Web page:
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2011 IACC Strategic Plan Includes New Focus on Interventions for Nonverbal People with ASD, Health Promotion Efforts, and Safety

Monday, February 28, 2011

The Interagency Autism Coordinating Committee (IACC) has released its 2011 Strategic Plan for Autism Spectrum Disorder (ASD) Research, which is intended to provide a blueprint for future ASD research efforts. The Plan provides a set of research recommendations to guide federal autism research efforts and serves as a basis for partnerships with other agencies and private organizations involved in ASD research and services.

"Federal and private investment in autism research has increased markedly in the past two years," said IACC Chairman and NIMH Director Dr. Thomas Insel.  "At the same time, the IACC has heard from the community about the growing need for research and the importance of new areas for rigorous scientific study.  This updated research Strategic Plan builds on recent discoveries and emerging opportunities to identify new areas where science can make a difference for individuals and families with ASD."

Several new areas of focus have been identified in the 2011 Plan, including studies on the use and accessibility of Alternative and Augmentative Communication (AAC) tools for nonverbal individuals on the spectrum and studies of health promotion and the prevention of related health concerns such as obesity and mental health issues. In addition, in response to public concerns about the health and safety of children and adults with autism, the committee added new objectives related to understanding safety issues that may contribute to the increased risk of injury and premature death that has been reported in the literature.

In total, the IACC added 16 new objectives to the Plan during the update and added an addendum section to each chapter describing what has been learned over the past year, what gap areas have emerged, and what progress has been made in fulfilling the existing objectives. During the annual update of the Plan, which is required under the Combating Autism Act of 2006, the IACC considered input from ASD community, advocacy groups, research funding organizations, and the scientific community. Also incorporated was information from the IACC Portfolio Analysis of ASD Research Funding in 2009 (the most recent year for which there was complete funding data), the 2010 IACC Summary of Advances in ASD Research, the Request for Information (RFI) on the 2010 Plan, and the proceedings of the IACC Services Workshop held in November 2010.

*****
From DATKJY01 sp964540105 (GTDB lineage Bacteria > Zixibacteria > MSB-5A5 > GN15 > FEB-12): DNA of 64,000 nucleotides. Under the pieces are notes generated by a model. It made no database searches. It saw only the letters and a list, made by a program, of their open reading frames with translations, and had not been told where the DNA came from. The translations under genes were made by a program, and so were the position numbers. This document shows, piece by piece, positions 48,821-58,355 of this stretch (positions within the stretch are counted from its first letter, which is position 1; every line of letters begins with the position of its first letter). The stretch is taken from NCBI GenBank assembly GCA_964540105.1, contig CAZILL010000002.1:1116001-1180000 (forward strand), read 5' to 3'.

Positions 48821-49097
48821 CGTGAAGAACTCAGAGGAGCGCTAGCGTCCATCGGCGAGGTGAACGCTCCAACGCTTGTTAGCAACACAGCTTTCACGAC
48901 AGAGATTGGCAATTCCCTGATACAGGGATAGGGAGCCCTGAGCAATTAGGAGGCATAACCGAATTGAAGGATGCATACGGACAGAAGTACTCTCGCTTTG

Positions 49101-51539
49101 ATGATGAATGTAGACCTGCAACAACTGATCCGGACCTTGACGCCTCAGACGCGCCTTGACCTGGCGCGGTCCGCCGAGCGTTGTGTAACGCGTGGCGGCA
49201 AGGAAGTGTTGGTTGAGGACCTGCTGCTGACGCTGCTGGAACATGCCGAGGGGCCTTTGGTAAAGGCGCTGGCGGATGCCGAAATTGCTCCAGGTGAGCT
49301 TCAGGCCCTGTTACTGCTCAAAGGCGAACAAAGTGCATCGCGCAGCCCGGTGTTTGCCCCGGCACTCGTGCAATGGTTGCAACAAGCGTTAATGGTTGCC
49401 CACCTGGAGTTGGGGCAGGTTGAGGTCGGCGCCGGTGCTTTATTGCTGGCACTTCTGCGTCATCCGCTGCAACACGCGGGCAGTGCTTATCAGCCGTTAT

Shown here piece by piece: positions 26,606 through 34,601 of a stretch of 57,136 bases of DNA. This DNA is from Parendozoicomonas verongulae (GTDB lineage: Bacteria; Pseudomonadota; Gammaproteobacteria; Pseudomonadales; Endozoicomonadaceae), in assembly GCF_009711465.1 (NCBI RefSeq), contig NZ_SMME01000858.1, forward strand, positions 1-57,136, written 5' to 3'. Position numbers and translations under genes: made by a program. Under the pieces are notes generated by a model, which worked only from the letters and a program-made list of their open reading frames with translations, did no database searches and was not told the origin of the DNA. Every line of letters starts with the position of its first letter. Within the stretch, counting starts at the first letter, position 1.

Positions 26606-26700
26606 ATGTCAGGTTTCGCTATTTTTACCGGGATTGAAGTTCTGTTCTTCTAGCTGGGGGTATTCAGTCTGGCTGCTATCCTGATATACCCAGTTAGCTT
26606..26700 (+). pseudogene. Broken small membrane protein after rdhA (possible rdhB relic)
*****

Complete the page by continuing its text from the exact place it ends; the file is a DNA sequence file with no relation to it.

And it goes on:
In developing the 2011 Plan, the committee highlighted many successful collaborations that have been recently formed among member agencies and organizations.  These collaborations included a joint conference held by the National Institute of Environmental Health Sciences (NIEHS) and Autism Speaks on autism and the environment; an information portal called AutismNOW supported by the Administration for Children and Families (ACF), in partnership with the Autistic Self-Advocacy Network (ASAN) and the Autism Society; and the Autism Informatics Consortium, which is designed to improve the utility and usability of informatics tools for ASD researchers and represents a collaboration between  NIH, Autism Speaks, and the Simons Foundation. These public-private partnerships embody the spirit of collaboration described in the Plan's Mission Statement and are critical to making progress toward understanding ASD and improving the lives of people on the spectrum, as well as those of their families.


The IACC is a Federal advisory committee that was created by Congress in an effort to accelerate progress in ASD research and services. The IACC works to improve coordination and communication across the Federal government and work in partnership with the autism community. The Committee is composed of officials from many different Federal agencies involved in autism research and services, as well as people with ASD, parents, advocates, and other members of the autism community. The documents and recommendations produced by the IACC reflect the views of the Committee as an independent advisory body and the expertise of the members of the Committee, but do not represent the views, official statements, policies or positions of the Federal government.  For more information on the IACC, please visit:

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